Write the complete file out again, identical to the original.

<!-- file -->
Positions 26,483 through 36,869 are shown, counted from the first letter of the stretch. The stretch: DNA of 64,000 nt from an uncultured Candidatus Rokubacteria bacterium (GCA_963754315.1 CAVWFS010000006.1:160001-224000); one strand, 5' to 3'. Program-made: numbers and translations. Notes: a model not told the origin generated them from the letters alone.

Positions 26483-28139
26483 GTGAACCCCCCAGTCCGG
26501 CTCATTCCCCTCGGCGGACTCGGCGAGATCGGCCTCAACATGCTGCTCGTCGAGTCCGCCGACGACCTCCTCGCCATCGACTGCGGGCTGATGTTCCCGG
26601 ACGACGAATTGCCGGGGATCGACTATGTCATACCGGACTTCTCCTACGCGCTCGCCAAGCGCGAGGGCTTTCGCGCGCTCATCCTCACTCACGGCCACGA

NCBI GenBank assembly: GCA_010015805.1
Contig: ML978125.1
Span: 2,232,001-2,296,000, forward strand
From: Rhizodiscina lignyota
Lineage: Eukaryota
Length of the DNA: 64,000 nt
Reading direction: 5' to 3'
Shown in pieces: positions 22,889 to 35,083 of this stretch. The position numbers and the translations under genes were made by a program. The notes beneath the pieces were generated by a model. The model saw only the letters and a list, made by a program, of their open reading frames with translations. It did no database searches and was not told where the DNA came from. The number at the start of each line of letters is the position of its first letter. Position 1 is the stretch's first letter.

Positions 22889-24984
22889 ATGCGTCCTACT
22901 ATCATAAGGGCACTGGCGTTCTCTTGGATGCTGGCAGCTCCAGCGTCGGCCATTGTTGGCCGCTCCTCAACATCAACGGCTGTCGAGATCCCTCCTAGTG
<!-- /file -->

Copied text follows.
Positions 26,483 through 36,869 are shown, counted from the first letter of the stretch. The stretch: DNA of 64,000 nt from an uncultured Candidatus Rokubacteria bacterium (GCA_963754315.1 CAVWFS010000006.1:160001-224000); one strand, 5' to 3'. Program-made: numbers and translations. Notes: a model not told the origin generated them from the letters alone.

Positions 26483-28139
26483 GTGAACCCCCCAGTCCGG
26501 CTCATTCCCCTCGGCGGACTCGGCGAGATCGGCCTCAACATGCTGCTCGTCGAGTCCGCCGACGACCTCCTCGCCATCGACTGCGGGCTGATGTTCCCGG
26601 ACGACGAATTGCCGGGGATCGACTATGTCATACCGGACTTCTCCTACGCGCTCGCCAAGCGCGAGGGCTTTCGCGCGCTCATCCTCACTCACGGCCACGA

NCBI GenBank assembly: GCA_010015805.1
Contig: ML978125.1
Span: 2,232,001-2,296,000, forward strand
From: Rhizodiscina lignyota
Lineage: Eukaryota
Length of the DNA: 64,000 nt
Reading direction: 5' to 3'
Shown in pieces: positions 22,889 to 35,083 of this stretch. The position numbers and the translations under genes were made by a program. The notes beneath the pieces were generated by a model. The model saw only the letters and a list, made by a program, of their open reading frames with translations. It did no database searches and was not told where the DNA came from. The number at the start of each line of letters is the position of its first letter. Position 1 is the stretch's first letter.

Positions 22889-24984
22889 ATGCGTCCTACT
22901 ATCATAAGGGCACTGGCGTTCTCTTGGATGCTGGCAGCTCCAGCGTCGGCCATTGTTGGCCGCTCCTCAACATCAACGGCTGTCGAGATCCCTCCTAGTG